In “A Midsummer Night’s Dream”, there are two distinct worlds: The woods and the court. The former stands for reason and order whereas the later epitomizes fantasy, madness, disorder or even chaos. In addition, the forest is a place where the unthinkable can happen. Consequently, by crossing the threshold between the court and the woods, the young Athenians become vulnerable to this world of fantasy. In order to understand the madness going on in the wood we may look at Bottom’s words:
“I have had a dream past the wit of man to say what dream it was”. “The eye of man hath nor heard, the ear of man hath not seen, man’s hands not able to taste tongue to conceive, nor his heart what my dream was.”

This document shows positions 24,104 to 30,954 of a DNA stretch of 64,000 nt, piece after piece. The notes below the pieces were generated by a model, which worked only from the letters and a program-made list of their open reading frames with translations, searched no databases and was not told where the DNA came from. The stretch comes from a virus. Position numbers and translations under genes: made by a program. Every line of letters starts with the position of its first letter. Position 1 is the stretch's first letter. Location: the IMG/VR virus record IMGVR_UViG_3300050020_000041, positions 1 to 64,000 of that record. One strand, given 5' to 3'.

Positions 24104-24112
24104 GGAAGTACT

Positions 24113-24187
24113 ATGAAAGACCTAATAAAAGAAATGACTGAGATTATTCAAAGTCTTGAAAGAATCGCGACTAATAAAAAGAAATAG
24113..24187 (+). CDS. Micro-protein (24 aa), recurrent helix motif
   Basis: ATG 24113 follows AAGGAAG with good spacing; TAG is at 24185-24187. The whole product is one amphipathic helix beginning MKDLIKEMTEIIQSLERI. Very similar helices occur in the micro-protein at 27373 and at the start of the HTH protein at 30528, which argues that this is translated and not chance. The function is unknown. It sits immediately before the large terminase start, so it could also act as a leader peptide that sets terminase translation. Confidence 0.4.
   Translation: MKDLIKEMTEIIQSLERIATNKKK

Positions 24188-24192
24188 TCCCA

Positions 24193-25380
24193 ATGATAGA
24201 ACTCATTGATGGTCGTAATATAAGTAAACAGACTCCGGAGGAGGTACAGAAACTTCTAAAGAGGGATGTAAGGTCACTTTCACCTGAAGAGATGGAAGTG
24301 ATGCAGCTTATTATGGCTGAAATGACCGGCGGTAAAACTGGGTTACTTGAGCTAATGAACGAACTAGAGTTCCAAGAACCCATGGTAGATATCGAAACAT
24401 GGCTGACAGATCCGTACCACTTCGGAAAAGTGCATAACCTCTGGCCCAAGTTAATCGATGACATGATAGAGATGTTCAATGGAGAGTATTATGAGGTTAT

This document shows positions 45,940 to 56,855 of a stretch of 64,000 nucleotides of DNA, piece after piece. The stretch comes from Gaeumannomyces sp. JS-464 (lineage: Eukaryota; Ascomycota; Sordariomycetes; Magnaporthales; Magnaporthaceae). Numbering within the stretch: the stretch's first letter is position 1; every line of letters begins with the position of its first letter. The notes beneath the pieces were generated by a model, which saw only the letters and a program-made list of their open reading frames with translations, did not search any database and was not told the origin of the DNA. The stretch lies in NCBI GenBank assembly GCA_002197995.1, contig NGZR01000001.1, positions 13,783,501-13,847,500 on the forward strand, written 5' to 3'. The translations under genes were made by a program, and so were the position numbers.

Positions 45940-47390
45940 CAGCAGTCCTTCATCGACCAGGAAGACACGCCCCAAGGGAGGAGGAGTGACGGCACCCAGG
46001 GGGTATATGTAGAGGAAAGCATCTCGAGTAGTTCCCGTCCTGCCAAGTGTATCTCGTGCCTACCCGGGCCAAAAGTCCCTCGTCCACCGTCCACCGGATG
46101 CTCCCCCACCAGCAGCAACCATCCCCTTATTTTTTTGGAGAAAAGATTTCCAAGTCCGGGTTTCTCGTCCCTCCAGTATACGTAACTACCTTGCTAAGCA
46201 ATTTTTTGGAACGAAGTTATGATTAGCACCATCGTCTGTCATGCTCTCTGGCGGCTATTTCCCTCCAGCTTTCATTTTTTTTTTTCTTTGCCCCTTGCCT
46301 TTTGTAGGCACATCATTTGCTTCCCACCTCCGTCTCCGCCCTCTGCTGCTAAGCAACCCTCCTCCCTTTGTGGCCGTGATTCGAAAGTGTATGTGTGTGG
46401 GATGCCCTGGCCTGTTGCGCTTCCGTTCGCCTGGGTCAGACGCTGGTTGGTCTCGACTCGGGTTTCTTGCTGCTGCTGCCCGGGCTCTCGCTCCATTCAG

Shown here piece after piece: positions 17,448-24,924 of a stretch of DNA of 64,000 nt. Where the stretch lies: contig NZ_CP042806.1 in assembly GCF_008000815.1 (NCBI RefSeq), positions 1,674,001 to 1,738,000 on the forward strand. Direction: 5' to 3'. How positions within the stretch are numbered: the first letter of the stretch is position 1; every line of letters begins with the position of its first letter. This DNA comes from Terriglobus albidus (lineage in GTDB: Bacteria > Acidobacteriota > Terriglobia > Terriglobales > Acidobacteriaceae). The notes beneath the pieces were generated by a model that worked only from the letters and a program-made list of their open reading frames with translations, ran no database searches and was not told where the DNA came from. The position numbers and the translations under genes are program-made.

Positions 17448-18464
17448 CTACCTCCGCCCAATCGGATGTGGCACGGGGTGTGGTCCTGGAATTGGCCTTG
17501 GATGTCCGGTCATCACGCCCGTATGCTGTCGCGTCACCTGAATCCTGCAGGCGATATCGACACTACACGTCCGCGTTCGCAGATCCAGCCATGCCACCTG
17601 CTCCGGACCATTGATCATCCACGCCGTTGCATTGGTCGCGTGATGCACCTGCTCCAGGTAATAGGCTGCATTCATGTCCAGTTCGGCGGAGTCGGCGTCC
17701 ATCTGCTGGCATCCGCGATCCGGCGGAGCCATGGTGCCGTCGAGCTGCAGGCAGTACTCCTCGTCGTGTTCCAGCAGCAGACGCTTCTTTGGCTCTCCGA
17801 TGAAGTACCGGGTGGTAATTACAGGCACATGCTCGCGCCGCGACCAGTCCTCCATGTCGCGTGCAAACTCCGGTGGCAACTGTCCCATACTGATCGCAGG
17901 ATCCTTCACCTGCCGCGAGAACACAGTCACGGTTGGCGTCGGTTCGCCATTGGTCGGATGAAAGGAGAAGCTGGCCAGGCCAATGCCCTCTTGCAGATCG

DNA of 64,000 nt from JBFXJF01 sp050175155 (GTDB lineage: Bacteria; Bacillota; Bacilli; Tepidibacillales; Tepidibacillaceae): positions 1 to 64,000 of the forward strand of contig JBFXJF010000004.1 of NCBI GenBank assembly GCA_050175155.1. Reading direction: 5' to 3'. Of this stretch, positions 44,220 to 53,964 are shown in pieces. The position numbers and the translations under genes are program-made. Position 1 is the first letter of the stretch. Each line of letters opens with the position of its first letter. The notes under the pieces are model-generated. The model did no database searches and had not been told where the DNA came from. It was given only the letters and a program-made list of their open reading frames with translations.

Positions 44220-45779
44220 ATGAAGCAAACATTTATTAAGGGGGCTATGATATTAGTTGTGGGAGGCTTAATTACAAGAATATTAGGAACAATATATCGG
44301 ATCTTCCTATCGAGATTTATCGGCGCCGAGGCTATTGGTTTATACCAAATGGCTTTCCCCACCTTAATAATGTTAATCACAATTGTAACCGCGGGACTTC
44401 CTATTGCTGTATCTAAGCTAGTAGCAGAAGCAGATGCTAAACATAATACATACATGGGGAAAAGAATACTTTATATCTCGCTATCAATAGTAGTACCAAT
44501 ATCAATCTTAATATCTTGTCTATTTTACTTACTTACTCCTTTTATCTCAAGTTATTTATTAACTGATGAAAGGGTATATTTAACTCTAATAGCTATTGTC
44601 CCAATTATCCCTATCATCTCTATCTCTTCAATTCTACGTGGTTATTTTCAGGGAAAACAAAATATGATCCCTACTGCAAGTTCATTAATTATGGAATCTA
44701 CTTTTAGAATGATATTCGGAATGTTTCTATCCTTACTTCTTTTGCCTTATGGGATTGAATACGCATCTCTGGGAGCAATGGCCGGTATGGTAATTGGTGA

Here we have a figure of style called Synaesthesia, in which sensations get mixed up. In this case, we have an eye that hears or an ear that sees.
Like Bottom, the young Athenians undergo transformations because of the love potion. For example, in the beginning two men, Demetrius and Lysander are in love with the same woman, Hermia. Later, under the effect of the love potion, both men will fall in love with another woman, Helena.
Conclusively, the woods inhabited by fairies serve to contrast with the well-organized Athenian court. The transformations in the woods also serve to highlight the condition of being love.